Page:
IniPharm Closes on $35 Million Series A to Fund NASH Drug Development
IniPharm raised $35 million in a Series A financing round. The company was founded in 2018 and focuses on liver diseases. 5AM Ventures and Wu Capital joined existing investors Frazier Healthcare Partners and Jubilant Biosys Limited.
The company plans to use the funds to advance its lead program through Investigational New Drug (IND) filing and into clinical trials. IniPharm is focusing on fatty liver disease, cirrhosis and others, such as nonalcoholic steatohepatitis (NASH), which is a fatty liver disease similar to cirrhosis, for which there are no approved therapies. The company’s technical focus is on a genetic variant, HSD17B13, which Brian Farmer, company chief executive officer, says “confers pretty amazing protection against liver disease.”
He was referring to a 2018 study published in The New England Journal of Medicine. In the study, the investigators reported that the variant decreased the risk of alcoholic liver disease by 42%. It apparently does not prevent alcohol or misfolded proteins from causing disease, but seems to slow progression to more serious illness, preventing “inflammation and the fibrosis and the cirrhosis that are what you really worry about,” said Farmer.
As part of the financing, Brian Daniels, partner at 5AM Ventures, and Hannah Chang, managing director of Wu Capital, joined IniPharm’s board of director.
“HSD17B13 is a fascinating target with strong genetic links to numerous liver diseases,” said founding board member Dan Estes, general partner at Frazier Healthcare Partners. “The IniPharm team, along with CRO partner Jubilant Biosys, has made excellent early progress in modulating this target with small molecules, and we are thrilled to support the company to accelerate their efforts towards the clinic.”
IniPharm’s executive team includes Farmer, co-founder and chief executive officer, who is also entrepreneur-in-residence at Frazier Healthcare. He was the chief business officer and chief financial officer previously at Cirius Therapeutics, and chief business officer of Mavupharma before it was acquired by AbbVie. Heather Hsu is acting as Inipharm’s chief scientific officer. She previously held roles at Gilead Sciences and Calistoga Pharmaceuticals. Vince Florio leads pharmacology and was previously with Mavupharma. Joshua Odingo heads chemistry and was also with Mavupharma. Michael Gallatin, co-founder of Inipharm, serves on the board of directors and chairs Inipharma’s scientific advisory board. Bob Baltera, chief executive officer of Cirius Therapeutics also serves on Inipharm’s board.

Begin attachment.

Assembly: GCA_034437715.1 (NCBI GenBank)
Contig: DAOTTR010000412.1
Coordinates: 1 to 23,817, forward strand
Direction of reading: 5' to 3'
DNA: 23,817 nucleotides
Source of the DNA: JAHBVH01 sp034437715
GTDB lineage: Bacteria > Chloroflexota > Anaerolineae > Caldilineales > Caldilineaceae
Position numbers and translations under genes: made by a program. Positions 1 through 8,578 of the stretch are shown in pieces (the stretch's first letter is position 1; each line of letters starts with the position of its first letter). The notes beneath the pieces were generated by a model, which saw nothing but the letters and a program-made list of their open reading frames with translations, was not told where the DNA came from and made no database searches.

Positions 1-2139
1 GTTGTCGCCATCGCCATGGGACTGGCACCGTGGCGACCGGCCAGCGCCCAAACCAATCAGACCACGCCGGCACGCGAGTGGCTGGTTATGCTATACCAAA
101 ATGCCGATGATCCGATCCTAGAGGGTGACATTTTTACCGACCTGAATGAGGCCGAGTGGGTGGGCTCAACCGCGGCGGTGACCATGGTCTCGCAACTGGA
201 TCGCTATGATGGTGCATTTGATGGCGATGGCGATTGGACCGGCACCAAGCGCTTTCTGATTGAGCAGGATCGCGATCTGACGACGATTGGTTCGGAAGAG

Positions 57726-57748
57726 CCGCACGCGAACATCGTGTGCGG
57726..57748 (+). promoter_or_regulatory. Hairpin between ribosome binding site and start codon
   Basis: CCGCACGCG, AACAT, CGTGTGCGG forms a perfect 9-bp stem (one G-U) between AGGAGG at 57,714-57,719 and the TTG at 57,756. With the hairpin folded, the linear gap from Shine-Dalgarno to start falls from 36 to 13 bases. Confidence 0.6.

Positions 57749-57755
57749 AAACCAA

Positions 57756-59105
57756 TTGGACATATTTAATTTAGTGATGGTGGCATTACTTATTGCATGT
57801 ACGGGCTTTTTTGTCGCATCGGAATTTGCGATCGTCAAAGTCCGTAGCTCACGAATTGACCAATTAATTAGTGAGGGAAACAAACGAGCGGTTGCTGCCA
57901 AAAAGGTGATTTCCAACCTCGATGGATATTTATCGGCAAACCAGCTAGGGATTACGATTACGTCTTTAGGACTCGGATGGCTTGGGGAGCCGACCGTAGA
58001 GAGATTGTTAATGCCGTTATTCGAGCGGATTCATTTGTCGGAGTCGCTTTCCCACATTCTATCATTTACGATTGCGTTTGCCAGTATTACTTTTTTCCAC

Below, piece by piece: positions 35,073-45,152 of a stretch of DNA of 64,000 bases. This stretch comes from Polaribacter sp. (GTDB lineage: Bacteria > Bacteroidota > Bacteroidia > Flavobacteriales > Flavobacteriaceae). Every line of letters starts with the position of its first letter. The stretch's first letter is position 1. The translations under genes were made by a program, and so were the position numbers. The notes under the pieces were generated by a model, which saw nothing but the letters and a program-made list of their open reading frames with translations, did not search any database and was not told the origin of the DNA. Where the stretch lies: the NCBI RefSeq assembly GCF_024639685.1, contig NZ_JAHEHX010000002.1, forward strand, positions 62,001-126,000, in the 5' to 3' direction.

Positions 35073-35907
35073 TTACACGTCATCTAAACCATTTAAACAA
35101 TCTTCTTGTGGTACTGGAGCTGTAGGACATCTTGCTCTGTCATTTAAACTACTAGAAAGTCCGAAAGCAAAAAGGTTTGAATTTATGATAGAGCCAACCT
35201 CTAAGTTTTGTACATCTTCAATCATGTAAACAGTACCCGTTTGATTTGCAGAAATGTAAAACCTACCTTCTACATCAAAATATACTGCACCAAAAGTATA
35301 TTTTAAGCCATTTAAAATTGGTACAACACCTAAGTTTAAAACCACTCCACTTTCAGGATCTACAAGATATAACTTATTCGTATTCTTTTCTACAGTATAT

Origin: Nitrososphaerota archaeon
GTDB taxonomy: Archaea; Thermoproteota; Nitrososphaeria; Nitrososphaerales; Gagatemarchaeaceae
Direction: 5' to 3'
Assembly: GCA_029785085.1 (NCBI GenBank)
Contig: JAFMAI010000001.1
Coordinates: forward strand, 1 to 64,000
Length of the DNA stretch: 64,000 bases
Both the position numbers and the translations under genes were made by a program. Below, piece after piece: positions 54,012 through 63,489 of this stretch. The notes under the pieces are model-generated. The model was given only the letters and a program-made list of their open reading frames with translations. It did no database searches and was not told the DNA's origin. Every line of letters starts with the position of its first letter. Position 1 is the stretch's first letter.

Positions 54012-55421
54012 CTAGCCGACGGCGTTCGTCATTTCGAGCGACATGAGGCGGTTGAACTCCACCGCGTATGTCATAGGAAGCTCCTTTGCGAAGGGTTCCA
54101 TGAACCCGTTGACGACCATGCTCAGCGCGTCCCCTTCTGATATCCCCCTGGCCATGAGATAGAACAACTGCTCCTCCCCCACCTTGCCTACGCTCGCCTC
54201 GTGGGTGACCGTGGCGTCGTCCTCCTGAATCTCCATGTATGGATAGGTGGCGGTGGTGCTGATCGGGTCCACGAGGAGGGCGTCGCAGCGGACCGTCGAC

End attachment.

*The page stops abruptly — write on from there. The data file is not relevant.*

“Our team of drug discovery and development experts, who built Mavupharma’s program to target the STING pathway, is developing small molecules to target HSD17B13 as an alternative to other approaches based on RNA knockdown,” said Farmer. “The potential for therapies that effectively target HSD17B13 activity is significant because it is linked to a broad spectrum of liver and related diseases.”
Although Inipharm hasn’t given a specific timeline, Farmer did suggest that 2021 was going to be an important year for the company. Nor are they the only company to target the HSD17B13 gene—Regeneron Pharmaceuticals and Alnylam have also partnered on it using an RNAi gene silencing approach, which is different than Inipharm’s.
While RNAi gene silence does exactly what it says—turns off a gene—Inipharm’s approach is to use small molecule drugs to modulate and inhibit the HSD17B13 protein produced by the gene. Farmer believes that there may be reasons to have the protein present and that the biggest NASH concerns come later in the disease, with fibrosis (scarring) and the progression to cirrhosis.
NASH has been a notoriously difficult target, with Cirius, with Farmer’s involvement, flopping on a NASH drug and Gilead also failing in two large Phase III studies in 2019. CymaBay’s NASH drug appeared to make patients worse.
NASH is a juicy target, even if there’s quite a bit of debate over the market size. The National Institutes of Health (NIH) estimates between 3% and 12% of U.S. adults, possibly 10 million to 30 million, are affected by NASH, although some analysts think those numbers are extremely inflated. Some companies believe the market could be worth $35 billion, although others rate it around $14 billion to $20 billion. RBC Capital Markets actually models much lower, at $7 billion by 2026.